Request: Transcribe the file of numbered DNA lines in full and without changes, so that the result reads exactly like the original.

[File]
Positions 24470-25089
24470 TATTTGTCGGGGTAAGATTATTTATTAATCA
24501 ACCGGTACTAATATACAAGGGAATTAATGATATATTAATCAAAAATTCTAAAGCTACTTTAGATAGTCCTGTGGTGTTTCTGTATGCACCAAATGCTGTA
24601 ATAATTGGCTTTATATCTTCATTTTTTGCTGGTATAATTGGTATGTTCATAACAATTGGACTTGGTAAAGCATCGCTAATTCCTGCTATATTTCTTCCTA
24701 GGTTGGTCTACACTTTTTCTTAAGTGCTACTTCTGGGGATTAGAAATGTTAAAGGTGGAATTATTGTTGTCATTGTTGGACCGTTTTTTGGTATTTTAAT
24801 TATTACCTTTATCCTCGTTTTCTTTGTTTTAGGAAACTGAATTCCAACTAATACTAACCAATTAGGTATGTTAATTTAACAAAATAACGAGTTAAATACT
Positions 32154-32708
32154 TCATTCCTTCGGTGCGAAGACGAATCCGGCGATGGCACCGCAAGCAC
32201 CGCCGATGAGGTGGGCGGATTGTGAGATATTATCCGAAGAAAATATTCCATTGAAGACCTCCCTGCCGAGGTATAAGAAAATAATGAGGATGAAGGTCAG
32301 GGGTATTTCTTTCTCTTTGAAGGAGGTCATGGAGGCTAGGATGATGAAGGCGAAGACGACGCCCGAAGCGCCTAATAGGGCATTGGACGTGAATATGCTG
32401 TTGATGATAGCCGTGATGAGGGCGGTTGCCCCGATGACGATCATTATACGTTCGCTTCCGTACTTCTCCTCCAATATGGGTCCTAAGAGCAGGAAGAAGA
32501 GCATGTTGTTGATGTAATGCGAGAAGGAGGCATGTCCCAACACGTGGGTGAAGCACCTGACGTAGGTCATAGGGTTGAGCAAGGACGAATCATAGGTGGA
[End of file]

Positions 24470-25089
24470 TATTTGTCGGGGTAAGATTATTTATTAATCA
24501 ACCGGTACTAATATACAAGGGAATTAATGATATATTAATCAAAAATTCTAAAGCTACTTTAGATAGTCCTGTGGTGTTTCTGTATGCACCAAATGCTGTA
24601 ATAATTGGCTTTATATCTTCATTTTTTGCTGGTATAATTGGTATGTTCATAACAATTGGACTTGGTAAAGCATCGCTAATTCCTGCTATATTTCTTCCTA
24701 GGTTGGTCTACACTTTTTCTTAAGTGCTACTTCTGGGGATTAGAAATGTTAAAGGTGGAATTATTGTTGTCATTGTTGGACCGTTTTTTGGTATTTTAAT
24801 TATTACCTTTATCCTCGTTTTCTTTGTTTTAGGAAACTGAATTCCAACTAATACTAACCAATTAGGTATGTTAATTTAACAAAATAACGAGTTAAATACT
Positions 32154-32708
32154 TCATTCCTTCGGTGCGAAGACGAATCCGGCGATGGCACCGCAAGCAC
32201 CGCCGATGAGGTGGGCGGATTGTGAGATATTATCCGAAGAAAATATTCCATTGAAGACCTCCCTGCCGAGGTATAAGAAAATAATGAGGATGAAGGTCAG
32301 GGGTATTTCTTTCTCTTTGAAGGAGGTCATGGAGGCTAGGATGATGAAGGCGAAGACGACGCCCGAAGCGCCTAATAGGGCATTGGACGTGAATATGCTG
32401 TTGATGATAGCCGTGATGAGGGCGGTTGCCCCGATGACGATCATTATACGTTCGCTTCCGTACTTCTCCTCCAATATGGGTCCTAAGAGCAGGAAGAAGA
32501 GCATGTTGTTGATGTAATGCGAGAAGGAGGCATGTCCCAACACGTGGGTGAAGCACCTGACGTAGGTCATAGGGTTGAGCAAGGACGAATCATAGGTGGA